Italy only became a unified country in 1860 and its constituent parts are still struggling to retain their local identities. Yet, it has a thriving scene of regional and roots music, which can be heard in the hip-hop of Almamegretta and in the soundtracks of Ennio Morricone.
Broadly speaking, northern Italian music offers a rich repertoire of both instrumental dance music and monodic and polyphonic singing, whereas the south might favour melody over words in its chants. The central regions combine both northern and southern musical elements, while Naples and Sardinia still offer a wide range of examples of a strong and autonomous cultural identity.
As elsewhere in southern Italy, Naples is at its best around events like saints’ days, or Holy Week when the devotional music and dances bring together its pagan and Christian roots.
There is a song from 1839, “Te voglio bene assaie” (I love you so much), which is still very popular and numbers countless interpretations. It is often considered the starting point of canzone napoletana (Neapolitan Song), the unique mix of popular and classical elements that cuts across Naples’ social classes and musical styles.
The musical heritage of Campania, the region around Naples was enriched by Beppe Barra, who collaborated with the only roots group to achieve national fame, Nuova Compagnia di Canto Popolare (NCCP). While canzone napoletana works best with the simple guitar and “thin” voice of Roberto Murolo, the current loud and cosmopolitan face of the city is reflected in the “thick” sound of Daniele Sepe’s groups.
In the Neapolitan area there is still a living tradition of dancing and singing to the accompaniment of frame drums. This has been adopted and updated in the music by groups such as Tamburi del Vesuvio and Tammurriata di Scafati.
Thanks to its lively jazz scene, Sicily boasts some of the country’s best instrumentalists. Based in Palermo, Enzo Rao (violin, bass and oud) has drawn on Sicilian traditions and the Arab influence that is so much a part of the island’s history. Meanwhile, an outstanding Sicilian percussionist, Alfio Antico has developed a technique which bridges many styles, including the widespread tarantella.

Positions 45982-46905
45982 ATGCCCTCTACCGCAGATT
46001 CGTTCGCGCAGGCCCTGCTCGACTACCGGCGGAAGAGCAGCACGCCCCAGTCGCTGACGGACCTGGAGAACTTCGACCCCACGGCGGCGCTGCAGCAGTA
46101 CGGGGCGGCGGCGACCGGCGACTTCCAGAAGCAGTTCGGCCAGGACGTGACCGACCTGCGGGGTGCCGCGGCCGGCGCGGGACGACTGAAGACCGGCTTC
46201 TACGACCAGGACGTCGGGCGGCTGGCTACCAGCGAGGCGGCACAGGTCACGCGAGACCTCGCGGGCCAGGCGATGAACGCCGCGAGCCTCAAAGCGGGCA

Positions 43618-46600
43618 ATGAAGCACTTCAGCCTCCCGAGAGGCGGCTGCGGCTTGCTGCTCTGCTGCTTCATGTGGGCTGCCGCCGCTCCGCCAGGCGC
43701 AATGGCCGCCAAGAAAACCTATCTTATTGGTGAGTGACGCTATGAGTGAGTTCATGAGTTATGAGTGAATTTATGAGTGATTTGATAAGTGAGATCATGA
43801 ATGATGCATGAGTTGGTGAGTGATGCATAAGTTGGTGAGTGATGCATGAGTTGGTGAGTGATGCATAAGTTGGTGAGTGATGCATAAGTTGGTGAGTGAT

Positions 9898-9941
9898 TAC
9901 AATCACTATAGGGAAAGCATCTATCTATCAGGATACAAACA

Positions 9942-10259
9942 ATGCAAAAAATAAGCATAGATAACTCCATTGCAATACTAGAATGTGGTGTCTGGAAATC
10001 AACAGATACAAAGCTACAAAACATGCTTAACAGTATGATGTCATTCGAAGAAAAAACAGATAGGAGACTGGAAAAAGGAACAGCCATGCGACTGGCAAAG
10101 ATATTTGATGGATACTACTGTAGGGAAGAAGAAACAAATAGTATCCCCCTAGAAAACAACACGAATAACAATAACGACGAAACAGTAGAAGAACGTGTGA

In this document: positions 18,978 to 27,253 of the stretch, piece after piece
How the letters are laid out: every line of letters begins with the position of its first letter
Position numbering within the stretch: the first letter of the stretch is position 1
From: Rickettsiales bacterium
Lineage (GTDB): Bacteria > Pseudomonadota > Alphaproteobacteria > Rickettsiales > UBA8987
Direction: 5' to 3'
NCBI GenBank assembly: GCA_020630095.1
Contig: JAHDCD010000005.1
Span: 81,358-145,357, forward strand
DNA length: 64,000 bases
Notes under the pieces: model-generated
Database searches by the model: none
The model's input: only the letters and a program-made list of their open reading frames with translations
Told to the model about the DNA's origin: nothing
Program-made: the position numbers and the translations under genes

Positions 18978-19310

Holy Week is one of the best times to visit Sicilian villages to hear music traditions. The devotional songs are sung acapella exclusively by male singers. Brass bands are also a frequent feature of religious festivities and they have developed a rich repertoire often based on operatic and classical compositions. A collection of Easter and funeral marches from southern Italy was recorded by the twenty piece brass band Banda Ionica.
An instrument which occurs throughout Italy is the zampogna, a bagpipe of which there are around ten different types grouped into two broad families: double oboes and double clarinets. Ettore Castagna and Sergio Di Giorgio of the Re Niliu (Wax King) group have fed new arrangements and compositions to this traditional repertoire of Calabria.
Ettore Castagna has devoted his research to the Albanian and Greek-Byzantine worlds within the traditions of Calabria. He has also studied the regional lira (ancient Calabrian violin) tradition, an interest shared by Valentino Santagati, who has brought to attention the chitarra battente.
The region is also home to energetic tarantellas or soni a ballu, a widespread tradition kept alive by groups such as Cumelca, with lyrics drawing from their Greek heritage. According to musician Mario Salvi, the local version, the tarantella reggitana presents melodic and rhythmic variations which reflect the dynamic steps of the dance, rendering it especially “acrobatic.”
Traditional music from Puglia is best known for the tarantolati ritual. The tarantolati, usually women who believe they have been bitten and poisoned by a spider known as tarantola, are healed through long hours or even days of dancing to the rhythms of tarantella/tarantata.